HOWTO: Build Your Own External Hard Drive
These days storage capacities for computers are getting very large. It’s not at all uncommon for a standard desktop PC to come with anywhere from 80 to 120 gigabyte drives. This might be good for desktops, but many laptops don’t come with such large drives. Regardless of your computer type (desktop or laptop), an alternative storage space option exists called an external hard drive. Pre-built external hard drives are common because they add additional storage to any computer via a cable (USB, Firewire, eSATA, etc.). These External drives are good because you can have all of this extra space independent of one machine — connect to any computer using the transfer type it supports. It’s actually very easy to make your own external hard drive which is cheaper than buying a pre-built one.
Two Necessary Parts
To build your own external hard drive, you need to buy two separate pieces of hardware: an internal hard drive and a hard drive enclosure. It’s important to buy a hard drive and enclosure that support the same interfaces. There are two main interfaces to choose between: Parallel ATA and Serial ATA. PATA, or just known as ATA (and IDE in many cases), is the older type of interface. There are many cheap ATA (or IDE) drives out there that are more than sufficient for use. SATA drives are much newer and less common. These newer drives use faster internal interface over a smaller cable. This speed adds additional costs. Since SATA drives are newer, they’re less common, but eventually they’ll be everywhere.
Find yourself an internal hard drive you’d like for storage. Check out the internal hard drives available at Newegg. If you’re looking for a cheaper drive, stick with a good old ATA drive. If you’re into the latest technology, grab a SATA drive. Below is an image of an internal hard drive made by Western Digital:
Now that you have your hard drive, you need to find an enclosure to hold it. The enclosure does a few things for the drive. It’s a natural case than supports the drive so it’s protected. Enclosures are also often made of aluminum to absorb the heat from the drive. In fact, I highly recommend you get an enclosure made of aluminum. The enclosure also converts the drive from its internal interface (ATA/IDE or SATA) to an external interface (USB, Firewire, eSATA). Make sure the enclosure you choose supports the same interface that your drive is built on. You can check out some great enclosures at Newegg. Below is an image of an enclosure made by Bytecc:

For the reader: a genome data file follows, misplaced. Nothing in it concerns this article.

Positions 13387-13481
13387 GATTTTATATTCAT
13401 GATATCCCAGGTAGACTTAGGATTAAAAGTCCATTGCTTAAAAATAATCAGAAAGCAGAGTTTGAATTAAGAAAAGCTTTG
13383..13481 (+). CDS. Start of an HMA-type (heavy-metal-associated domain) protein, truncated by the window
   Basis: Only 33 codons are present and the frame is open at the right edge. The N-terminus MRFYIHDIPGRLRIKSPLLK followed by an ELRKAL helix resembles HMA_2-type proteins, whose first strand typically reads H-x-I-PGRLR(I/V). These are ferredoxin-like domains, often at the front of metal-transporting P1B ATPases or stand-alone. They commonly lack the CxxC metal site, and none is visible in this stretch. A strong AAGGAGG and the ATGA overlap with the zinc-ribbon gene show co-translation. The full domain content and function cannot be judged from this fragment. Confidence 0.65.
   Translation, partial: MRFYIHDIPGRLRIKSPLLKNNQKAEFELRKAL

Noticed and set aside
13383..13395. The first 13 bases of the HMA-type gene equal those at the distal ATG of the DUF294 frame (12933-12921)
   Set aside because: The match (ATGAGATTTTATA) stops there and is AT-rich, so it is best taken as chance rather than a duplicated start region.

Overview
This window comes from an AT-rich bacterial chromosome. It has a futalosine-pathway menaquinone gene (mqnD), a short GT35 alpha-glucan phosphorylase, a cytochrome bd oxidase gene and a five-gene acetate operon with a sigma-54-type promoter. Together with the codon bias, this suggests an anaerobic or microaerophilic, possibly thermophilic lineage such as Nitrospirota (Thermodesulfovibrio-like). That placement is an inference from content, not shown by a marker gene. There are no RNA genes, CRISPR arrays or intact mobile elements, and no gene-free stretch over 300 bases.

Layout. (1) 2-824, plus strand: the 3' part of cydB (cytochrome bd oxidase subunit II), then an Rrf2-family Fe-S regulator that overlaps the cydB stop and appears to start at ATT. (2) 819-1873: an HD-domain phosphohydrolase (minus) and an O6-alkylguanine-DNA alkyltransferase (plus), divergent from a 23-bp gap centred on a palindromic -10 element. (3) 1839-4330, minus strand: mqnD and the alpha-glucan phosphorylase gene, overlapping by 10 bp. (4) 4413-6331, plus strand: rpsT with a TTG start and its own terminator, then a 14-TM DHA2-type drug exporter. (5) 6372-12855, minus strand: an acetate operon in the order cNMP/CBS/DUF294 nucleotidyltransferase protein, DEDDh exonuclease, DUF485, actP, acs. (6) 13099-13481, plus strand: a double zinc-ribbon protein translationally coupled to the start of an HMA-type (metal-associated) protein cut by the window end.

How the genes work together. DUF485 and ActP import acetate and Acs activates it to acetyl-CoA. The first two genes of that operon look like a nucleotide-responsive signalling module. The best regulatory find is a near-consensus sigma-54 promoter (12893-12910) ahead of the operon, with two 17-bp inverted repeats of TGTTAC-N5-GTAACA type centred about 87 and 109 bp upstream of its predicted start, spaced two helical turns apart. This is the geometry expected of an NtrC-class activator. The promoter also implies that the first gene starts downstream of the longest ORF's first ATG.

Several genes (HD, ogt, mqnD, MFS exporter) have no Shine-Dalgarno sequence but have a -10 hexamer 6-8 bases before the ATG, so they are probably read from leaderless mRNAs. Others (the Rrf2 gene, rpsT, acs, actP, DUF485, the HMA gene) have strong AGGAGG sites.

Put the pieces together
Once you have both pieces of hardware, its time to put them together to build your drive. Below is an image of a Maxtor internal hard drive connected to the enclosure’s internal interface. The drive is an ATA drive connected to the enclosure’s chipset via the gray ribbon cable. This piece slides into the black case above to form the external hard drive. Then, there would typically be a USB or Firewire cable coming out of the enclosure to connect to your computer.
(image from usbgear.com)
Benefits of making your own external drive
There are many reasons for you to build your own external hard drive(s).
1. Its very easy and cheap. If you search well enough, you can find internal drives and enclosures that cost less than pre-built external drives.
2. Since you can actually take out your drive, you can swap in another drive in very little time. If something happens to your desktop and you can’t log on, just put it in the enclosure and browse the drive from another machine. You then have full access to it and can scan and clean it up.
3. If something happens and you need/want to buy a new one, you can still use the same enclosure (as long as the interfaces are the same).